What happens to people who never hear the gospel? If they go to hell, is God unfair?

Derek Thomas & 2 others
4 Min Read

THOMAS: This is a tough nut to crack here. God is never unfair, though He may seem unfair to us, which is the narrative of the book of Job. In the end, however, Job was schooled that God is never unfair—it’s just that we don’t have enough knowledge.

I think there are certain things that you have to say, such as there is no salvation apart from Christ. I do not believe in the “wider hope,” although Reformed Christians like W.G.T. Shedd went in that direction. I think that idea is unbiblical. “There is no other name under heaven given amongst men whereby we must be saved” (Acts 4:12). “I am the way, the truth, and the life, and no man comes to the Father but by Me” (John 14:6). The positive of that exclusivity is that there is an absolute imperative upon us to take the gospel to every people group. This burden ought to weigh heavily upon us. There should be an urgency to take the gospel to as many people as is humanly possible.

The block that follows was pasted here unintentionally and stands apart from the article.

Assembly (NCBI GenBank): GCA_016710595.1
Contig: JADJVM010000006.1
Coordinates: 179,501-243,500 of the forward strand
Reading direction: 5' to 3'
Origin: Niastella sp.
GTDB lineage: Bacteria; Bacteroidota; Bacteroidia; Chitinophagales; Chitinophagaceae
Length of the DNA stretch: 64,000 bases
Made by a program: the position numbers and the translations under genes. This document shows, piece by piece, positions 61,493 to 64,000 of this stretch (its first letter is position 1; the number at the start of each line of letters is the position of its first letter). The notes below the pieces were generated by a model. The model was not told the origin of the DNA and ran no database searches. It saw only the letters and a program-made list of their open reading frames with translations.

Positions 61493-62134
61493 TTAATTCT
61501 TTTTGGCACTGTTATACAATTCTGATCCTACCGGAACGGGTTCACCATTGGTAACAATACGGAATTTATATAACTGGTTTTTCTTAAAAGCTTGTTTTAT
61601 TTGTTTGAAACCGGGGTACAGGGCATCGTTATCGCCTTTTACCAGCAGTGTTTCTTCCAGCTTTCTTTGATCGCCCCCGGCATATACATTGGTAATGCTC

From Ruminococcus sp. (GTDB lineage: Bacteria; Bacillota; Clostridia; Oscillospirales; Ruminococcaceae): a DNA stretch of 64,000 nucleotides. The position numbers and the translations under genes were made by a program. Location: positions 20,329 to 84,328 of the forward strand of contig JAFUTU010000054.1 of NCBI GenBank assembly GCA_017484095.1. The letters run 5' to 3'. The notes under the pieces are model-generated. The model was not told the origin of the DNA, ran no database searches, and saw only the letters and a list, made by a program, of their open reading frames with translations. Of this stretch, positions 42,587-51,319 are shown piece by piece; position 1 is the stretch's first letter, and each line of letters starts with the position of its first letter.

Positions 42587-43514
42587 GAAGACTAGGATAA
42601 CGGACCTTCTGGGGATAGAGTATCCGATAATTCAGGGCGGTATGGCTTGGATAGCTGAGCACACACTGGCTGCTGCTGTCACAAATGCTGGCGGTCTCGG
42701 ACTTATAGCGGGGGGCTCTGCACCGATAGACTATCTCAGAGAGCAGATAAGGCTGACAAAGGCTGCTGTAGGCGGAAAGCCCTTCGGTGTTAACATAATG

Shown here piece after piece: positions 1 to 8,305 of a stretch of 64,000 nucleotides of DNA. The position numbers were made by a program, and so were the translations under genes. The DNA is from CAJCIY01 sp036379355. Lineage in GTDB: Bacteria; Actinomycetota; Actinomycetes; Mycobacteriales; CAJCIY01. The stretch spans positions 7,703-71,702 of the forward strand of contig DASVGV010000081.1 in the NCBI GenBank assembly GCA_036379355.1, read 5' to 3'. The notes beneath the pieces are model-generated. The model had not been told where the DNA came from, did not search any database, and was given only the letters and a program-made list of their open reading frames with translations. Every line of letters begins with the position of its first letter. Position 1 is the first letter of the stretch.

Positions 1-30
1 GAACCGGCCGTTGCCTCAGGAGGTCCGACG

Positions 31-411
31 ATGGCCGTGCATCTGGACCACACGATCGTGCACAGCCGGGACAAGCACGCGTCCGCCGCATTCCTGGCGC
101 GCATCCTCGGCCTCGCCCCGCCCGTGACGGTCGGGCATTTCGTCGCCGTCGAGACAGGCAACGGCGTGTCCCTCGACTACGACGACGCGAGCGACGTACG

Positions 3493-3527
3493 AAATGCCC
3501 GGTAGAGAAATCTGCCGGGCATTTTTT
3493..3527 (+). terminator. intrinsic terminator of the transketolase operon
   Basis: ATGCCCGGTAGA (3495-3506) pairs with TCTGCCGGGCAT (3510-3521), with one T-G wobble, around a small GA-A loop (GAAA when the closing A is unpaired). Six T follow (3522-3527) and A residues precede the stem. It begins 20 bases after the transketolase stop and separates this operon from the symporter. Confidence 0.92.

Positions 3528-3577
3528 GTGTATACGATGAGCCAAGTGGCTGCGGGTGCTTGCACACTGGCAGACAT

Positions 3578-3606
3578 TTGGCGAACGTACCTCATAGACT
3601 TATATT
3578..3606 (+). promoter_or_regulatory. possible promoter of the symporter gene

Can God use a dream or a piece of literature? Yes, but I have no answer to the question, Why are there vast numbers of people who have never heard of Christ? I am not just talking about very definable people groups like we’ve mentioned in this question. There are people in your street who have never heard of Christ and never heard a presentation of the gospel. For example, there are people living in contemporary America who have never heard the gospel.

NICHOLS: This is a very important question to reflect on. As Dr. Thomas said, this is a very hard nut, and it’s hard for us to answer it sometimes. We must think this through and help our fellow brothers and sisters in Christ think through this question.